2021 was a CRAZY year!

We spent most of 2021 at home.  We had to build new ways of working and migrate things to the cloud WAYYY too quickly.  We saw new types of threats to our applications including “dependency confusion attacks” and “software supply chain attacks”.  We began to question all our dependencies and vendors.  Who are you, and what are you made of?!  We saw outages increase for Azure, AWS, GitHub and Atlassian.   And, we finished it off with arguably the GOAT vulnerability:  Log4shell.  What a crazy f**king year, right?!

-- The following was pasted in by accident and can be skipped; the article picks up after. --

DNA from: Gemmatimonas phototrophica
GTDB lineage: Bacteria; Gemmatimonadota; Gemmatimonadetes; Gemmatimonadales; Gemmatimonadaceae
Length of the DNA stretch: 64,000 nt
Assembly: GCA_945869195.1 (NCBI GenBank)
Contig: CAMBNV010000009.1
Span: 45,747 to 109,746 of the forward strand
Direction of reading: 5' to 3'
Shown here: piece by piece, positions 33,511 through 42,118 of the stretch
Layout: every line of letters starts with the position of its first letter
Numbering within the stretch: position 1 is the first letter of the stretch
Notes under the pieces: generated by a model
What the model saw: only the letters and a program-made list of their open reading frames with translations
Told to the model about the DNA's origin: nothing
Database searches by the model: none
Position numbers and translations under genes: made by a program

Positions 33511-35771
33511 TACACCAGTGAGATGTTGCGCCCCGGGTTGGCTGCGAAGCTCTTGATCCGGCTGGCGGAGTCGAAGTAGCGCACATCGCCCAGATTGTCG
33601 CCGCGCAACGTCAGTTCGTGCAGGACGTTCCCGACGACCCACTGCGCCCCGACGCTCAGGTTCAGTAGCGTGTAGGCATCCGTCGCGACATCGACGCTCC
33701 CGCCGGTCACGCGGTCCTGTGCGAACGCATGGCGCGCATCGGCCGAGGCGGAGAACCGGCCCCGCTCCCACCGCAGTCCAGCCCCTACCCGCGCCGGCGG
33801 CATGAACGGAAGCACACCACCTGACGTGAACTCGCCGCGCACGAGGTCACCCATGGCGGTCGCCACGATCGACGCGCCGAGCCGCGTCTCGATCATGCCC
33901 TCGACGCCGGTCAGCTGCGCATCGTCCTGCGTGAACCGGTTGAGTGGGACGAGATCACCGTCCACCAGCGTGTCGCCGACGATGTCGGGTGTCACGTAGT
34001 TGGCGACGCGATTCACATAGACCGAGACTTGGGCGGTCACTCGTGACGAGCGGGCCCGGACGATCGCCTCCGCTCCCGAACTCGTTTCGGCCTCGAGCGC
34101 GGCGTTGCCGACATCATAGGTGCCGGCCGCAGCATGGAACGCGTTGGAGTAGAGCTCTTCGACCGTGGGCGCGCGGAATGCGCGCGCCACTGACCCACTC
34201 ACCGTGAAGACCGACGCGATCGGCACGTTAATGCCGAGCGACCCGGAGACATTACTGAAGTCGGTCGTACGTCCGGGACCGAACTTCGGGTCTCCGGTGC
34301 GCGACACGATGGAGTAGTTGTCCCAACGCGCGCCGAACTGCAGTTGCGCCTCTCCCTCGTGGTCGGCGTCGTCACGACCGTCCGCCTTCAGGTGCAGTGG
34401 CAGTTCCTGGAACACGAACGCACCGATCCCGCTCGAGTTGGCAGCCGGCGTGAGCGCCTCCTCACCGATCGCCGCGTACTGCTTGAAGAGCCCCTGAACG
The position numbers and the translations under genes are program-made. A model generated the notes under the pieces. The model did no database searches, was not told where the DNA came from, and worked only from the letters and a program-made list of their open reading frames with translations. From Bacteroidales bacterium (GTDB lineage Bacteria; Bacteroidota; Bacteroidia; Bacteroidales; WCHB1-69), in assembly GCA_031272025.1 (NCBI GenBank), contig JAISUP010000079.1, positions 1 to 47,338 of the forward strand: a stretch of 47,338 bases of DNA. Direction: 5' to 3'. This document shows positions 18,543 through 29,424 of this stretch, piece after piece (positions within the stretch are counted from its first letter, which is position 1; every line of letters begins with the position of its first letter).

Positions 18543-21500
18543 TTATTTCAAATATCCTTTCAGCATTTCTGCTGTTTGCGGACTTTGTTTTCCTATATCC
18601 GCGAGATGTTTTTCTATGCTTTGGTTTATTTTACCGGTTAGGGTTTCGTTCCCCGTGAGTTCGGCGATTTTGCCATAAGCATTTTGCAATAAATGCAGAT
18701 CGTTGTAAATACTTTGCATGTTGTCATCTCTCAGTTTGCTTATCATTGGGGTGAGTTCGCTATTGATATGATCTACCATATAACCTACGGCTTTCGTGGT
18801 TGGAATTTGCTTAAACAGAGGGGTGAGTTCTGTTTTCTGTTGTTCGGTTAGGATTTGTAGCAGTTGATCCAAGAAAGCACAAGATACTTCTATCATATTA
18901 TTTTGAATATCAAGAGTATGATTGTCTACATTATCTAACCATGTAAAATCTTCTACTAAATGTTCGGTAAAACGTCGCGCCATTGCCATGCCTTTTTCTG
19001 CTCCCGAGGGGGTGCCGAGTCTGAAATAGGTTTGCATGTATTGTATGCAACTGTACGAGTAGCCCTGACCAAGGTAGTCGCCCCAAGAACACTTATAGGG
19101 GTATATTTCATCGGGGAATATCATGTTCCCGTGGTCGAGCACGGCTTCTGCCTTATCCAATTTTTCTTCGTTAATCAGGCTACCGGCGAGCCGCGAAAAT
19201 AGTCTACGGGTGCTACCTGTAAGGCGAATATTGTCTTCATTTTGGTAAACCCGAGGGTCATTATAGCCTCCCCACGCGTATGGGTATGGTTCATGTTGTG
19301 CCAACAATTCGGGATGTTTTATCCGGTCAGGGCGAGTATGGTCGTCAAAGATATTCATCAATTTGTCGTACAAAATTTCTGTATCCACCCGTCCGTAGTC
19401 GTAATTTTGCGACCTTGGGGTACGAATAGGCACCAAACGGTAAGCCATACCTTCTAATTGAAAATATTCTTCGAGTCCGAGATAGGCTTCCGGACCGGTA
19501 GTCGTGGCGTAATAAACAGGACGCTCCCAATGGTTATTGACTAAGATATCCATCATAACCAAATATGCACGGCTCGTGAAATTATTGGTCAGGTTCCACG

It’s now time to turn our attention to the new year and I thought I would crack a tasty beverage and wax prolific on what I see coming for the DevSecops and AppSec communities for 2022.  As always, I appreciate your feedback so feel free to hit me up in the comments below or ping me on the socials.

1. “Software Bill of Materials” (SBOM) is everywhere!